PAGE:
Its all in the taste of the beholder.

    • 2.1

      Evelyn says

      I learned to like to cook – because I like to eat good food! Truthfully homemade food instead of pre-made food it cheaper. I love fresh veggies (but frozen will do) and make my own sauces. I look at the weekly sales flyers to come up with some dishes on my weekly meal plan. I rely on knownig ahead what we are going to eat! I buy in bulk when it makes sense. I figure each meal takes me 1 hour start to finish and just schedule that into my day. My 6 year old only likes very plain food. I cook everything at the same time and then set his aside before any extra seasonings are added – in a pinch he can have frozen veggie/lentil patties that I make ahead of time and freeze. And he loves soup! I always try to make at least 1 side that I know he really likes! My last apartment only had a 2 burner stove, a tiny fridge and the biggest counter surface was the top of the washing machine! I am the youngest of 7 and we didn’t always have alot of money for food -but Mom sure could stretch any piece of meat by cutting it into small pieces and making a gravy with it – served over mashed potatoes, rice or pasta. I am thankful for all the great, easy cooking magazines out there – Taste of Home has de-mystified cooking for so many people! And the food is good! Cheers! Evelyn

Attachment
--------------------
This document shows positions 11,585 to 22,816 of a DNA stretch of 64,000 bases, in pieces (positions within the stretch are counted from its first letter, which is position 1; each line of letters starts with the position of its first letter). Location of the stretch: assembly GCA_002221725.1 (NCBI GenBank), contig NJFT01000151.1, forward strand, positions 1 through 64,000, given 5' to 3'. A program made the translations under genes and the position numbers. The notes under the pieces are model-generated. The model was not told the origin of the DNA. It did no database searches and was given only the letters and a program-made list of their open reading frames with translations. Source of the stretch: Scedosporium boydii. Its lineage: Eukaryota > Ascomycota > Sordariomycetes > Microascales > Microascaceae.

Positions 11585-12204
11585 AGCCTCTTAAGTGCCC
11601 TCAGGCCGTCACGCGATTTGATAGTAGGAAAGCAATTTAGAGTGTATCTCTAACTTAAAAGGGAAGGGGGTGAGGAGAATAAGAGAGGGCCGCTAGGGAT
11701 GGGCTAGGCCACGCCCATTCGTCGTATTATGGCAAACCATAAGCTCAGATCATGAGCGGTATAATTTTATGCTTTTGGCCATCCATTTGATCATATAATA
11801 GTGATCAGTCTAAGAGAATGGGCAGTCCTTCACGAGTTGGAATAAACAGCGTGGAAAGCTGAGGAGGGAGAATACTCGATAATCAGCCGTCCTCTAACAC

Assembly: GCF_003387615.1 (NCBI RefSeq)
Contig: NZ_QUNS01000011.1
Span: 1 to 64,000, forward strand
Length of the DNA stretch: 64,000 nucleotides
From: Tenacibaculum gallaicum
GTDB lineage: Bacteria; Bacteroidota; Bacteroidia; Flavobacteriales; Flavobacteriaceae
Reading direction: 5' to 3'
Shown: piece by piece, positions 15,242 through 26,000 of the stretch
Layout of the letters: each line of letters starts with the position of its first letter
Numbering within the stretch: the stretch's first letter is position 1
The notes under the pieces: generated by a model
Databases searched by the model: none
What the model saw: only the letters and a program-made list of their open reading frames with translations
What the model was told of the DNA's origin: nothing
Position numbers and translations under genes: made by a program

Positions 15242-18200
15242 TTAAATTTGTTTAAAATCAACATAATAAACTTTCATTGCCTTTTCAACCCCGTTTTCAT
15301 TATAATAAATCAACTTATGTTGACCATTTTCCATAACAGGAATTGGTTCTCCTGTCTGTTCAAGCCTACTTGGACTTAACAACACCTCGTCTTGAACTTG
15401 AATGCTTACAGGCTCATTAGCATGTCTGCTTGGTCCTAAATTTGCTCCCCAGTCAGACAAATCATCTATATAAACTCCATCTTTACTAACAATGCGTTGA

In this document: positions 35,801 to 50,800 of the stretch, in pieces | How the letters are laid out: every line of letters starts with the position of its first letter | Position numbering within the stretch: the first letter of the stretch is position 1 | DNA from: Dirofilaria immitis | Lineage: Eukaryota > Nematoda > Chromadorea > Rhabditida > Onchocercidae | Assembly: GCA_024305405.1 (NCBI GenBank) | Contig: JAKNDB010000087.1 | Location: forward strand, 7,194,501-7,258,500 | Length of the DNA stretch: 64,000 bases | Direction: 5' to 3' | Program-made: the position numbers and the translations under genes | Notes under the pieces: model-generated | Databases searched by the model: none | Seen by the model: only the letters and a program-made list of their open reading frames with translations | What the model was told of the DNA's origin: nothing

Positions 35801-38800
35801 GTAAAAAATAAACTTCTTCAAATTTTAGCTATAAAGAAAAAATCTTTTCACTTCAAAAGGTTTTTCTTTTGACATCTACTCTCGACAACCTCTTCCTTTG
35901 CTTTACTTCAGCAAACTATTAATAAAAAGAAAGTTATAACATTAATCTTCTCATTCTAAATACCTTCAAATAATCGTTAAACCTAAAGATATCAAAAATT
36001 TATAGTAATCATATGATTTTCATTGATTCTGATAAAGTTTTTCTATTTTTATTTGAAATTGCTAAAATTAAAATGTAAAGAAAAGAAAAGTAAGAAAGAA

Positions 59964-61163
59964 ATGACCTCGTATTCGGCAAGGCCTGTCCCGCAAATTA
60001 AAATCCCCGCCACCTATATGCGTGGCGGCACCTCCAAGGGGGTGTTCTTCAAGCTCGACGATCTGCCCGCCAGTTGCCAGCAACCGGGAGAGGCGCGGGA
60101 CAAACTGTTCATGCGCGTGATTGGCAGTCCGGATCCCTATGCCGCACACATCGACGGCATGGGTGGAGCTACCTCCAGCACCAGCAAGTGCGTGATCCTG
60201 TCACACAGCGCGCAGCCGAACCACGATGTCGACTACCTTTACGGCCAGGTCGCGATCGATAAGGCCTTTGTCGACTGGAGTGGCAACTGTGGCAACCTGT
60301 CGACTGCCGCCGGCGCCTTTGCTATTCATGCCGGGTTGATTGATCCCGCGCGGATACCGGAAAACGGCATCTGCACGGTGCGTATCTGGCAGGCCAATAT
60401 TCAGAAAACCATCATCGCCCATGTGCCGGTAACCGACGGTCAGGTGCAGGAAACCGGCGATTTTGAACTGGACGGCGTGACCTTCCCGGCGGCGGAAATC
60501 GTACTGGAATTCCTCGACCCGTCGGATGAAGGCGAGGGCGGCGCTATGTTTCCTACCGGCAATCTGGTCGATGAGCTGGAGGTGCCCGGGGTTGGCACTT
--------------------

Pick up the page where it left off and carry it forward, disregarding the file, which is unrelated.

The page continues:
• says

        I think that’s the way many of us grew up. Even with just 2 kids, money was tight for us growing up and I never remember thinking mom was fixing cheap food. We always had gardens with veggies in the freezer; lots of meat and gravy. Mom worked so endless hours weren’t spent on meals. We never ever went out to eat (were there even restaurants back then?) and I always remember us sitting down at the same time for dinner and that’s what I try to do still.

  3. 3

    says

    My name is not Connie but it could easily be, as I have the same problem she does. three times I have tried to make soup in my crock pot and thrown it away [ what a waste] everyone seems to say just throw in this and that but it dosen’t work for me.
    I could live on ready meals, but know I shouldn’t.
    Part of my problem is every recipe has onion or garlic in it and I am alergic to both, so it puts me off trying.